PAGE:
The American Antislavery Society at the time of organization said: "Every man has the right to his own body; to the products of his labor; to the protection of the common advantages of society." It then resolved to buy the produce of free labor instead of slave labor.1 This economic approach to the problem of how to abolish slavery had been made as early as the religious approach, and in the end was just as ineffective. Slaveholders weathered the threat to their pocketbooks about as easily as the threat to their salvation.
Sometime about 1791 a movement began in England to refrain from the use of anything produced by slave labor in order that slavery might thereby be made so unprofitable as to disappear.2 This was the free produce movement, thoroughly sound in its conception when West Indian sugar was the chief product of slave labor, but thoroughly inffective when cotton became the staple crop of the American South. Clarkson said at the height of the debate over the slave trade in the House of Commons that people of all classes in every town in England had given up the use of sugar, as many as 500 in some towns and 300,000 in all.3 Most of the Quakers in England supported the movement, and in the United States it was primarily a Quaker movement.4 A society was organized at one time to promote the use of maple sugar in place of cane sugar. It was estimated that 263,000 acres of sugar brush would supply the needs of the entire country.5 The third convention of the abolition societies, meeting in Philadelphia in 1796, urged the members of the several societies to promote the buying of free labor produce.6 The movement continued in both England and the United States during the early years of the nineteenth century. A leading Quaker in 1853 argued that three-fourths of the slaves were engaged in supplying the English mills with cotton, and if the British market were closed three- fourths of the land devoted to cotton culture would revert to wilderness and the planters would be bankrupted.7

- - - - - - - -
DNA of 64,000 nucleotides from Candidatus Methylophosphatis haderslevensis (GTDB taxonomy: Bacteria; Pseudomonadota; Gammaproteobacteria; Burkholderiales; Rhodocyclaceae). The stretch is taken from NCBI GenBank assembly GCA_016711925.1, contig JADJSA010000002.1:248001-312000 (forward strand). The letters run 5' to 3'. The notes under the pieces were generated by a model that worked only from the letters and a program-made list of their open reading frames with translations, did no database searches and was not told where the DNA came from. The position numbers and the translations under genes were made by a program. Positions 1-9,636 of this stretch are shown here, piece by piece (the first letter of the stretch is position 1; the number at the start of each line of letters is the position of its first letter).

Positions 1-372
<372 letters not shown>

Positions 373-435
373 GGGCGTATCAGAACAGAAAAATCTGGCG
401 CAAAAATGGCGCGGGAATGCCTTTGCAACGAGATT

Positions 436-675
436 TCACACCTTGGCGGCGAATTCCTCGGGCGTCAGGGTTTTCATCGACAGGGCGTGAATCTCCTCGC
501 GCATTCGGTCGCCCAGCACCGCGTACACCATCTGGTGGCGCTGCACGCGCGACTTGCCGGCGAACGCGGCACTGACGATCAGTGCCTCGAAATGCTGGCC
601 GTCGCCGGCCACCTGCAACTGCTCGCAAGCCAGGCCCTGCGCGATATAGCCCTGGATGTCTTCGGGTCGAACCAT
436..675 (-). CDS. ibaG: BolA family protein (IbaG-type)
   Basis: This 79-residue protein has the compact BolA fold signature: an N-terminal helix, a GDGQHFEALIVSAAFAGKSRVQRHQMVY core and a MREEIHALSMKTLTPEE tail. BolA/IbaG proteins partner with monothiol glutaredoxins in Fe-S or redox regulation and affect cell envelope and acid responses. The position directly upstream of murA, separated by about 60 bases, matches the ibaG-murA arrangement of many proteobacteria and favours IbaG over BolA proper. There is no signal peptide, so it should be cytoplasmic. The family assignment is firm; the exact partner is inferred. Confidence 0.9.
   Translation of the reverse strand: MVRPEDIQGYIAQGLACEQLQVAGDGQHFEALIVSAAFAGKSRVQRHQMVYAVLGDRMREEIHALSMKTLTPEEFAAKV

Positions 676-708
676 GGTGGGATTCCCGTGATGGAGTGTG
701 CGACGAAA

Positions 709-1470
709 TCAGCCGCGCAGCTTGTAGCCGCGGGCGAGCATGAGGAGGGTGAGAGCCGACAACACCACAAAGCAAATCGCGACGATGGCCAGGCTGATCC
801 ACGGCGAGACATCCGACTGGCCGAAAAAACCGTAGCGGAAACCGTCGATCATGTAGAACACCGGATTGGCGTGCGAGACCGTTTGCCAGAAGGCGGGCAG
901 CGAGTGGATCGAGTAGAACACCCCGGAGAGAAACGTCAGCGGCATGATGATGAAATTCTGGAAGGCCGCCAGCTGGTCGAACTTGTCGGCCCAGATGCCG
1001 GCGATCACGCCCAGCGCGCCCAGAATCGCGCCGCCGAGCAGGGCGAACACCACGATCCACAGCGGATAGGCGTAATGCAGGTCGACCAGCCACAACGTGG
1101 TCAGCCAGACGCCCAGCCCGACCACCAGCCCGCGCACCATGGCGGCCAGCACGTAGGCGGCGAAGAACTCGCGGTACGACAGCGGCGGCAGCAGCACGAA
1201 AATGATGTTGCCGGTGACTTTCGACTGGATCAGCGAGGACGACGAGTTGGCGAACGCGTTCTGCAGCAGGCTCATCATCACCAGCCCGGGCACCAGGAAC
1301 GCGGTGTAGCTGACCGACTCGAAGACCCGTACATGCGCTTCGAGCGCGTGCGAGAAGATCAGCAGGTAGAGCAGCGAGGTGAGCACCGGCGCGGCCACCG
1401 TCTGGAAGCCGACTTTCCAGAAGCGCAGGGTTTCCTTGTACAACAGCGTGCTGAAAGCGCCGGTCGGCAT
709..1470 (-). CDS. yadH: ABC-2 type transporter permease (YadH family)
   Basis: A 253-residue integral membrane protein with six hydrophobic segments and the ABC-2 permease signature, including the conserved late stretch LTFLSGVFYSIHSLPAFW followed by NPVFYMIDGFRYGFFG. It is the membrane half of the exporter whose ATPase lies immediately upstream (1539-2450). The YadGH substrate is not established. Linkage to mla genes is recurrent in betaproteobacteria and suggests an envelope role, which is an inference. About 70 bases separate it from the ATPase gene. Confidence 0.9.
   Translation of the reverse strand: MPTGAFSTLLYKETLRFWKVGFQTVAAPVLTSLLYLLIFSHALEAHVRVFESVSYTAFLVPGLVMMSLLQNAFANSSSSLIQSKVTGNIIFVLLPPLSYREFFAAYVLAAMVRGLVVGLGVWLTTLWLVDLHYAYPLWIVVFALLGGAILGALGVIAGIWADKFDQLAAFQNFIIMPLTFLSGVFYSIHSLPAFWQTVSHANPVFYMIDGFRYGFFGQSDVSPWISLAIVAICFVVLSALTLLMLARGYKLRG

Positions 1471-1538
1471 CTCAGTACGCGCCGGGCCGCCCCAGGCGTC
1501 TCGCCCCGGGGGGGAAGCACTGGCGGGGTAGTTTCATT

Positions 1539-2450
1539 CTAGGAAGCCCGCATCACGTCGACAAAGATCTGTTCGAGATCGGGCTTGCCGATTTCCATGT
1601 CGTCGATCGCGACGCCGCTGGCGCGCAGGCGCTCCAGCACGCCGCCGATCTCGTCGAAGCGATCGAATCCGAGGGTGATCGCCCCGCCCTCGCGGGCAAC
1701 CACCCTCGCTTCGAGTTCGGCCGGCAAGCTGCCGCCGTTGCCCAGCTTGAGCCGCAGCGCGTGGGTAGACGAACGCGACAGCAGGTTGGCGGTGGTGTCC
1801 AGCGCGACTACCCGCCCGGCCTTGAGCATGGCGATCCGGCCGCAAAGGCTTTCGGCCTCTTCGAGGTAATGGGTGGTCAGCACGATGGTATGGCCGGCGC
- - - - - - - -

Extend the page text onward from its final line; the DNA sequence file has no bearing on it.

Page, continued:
People were urged to refrain from using the products of slave labor that they might not partake of other men's sins. Samuel Rhoads and Elihu Burritt both argued that such produce was the fruit of robbery perpetrated on the slave every day and that its voluntary consumption was participation in the awful sin of holding men in bondage. Christians should practice their professions.8 Every Christian man, woman, and child in England and the United States should and could refrain from the use of rice, sugar, and cotton. Angelina Grimké wrote a detailed explanation to Lewis Tappan in 1841 of the sin of using cotton goods.9 She also forbade Theodore Weld to buy mattress ticking produced by slave labor for their home.10 She said to Tappan: "If every bale of cotton and every piece of calico were stained with the sweat and blood which has flowed so freely in raising the raw material, who would be found ready to receive, and manufacture, and vend, and wear the fabric into which slave grown cotton has been wrought? " Elizabeth Margaret Chandler spoke in a more personal way in her poem "Slave Produce":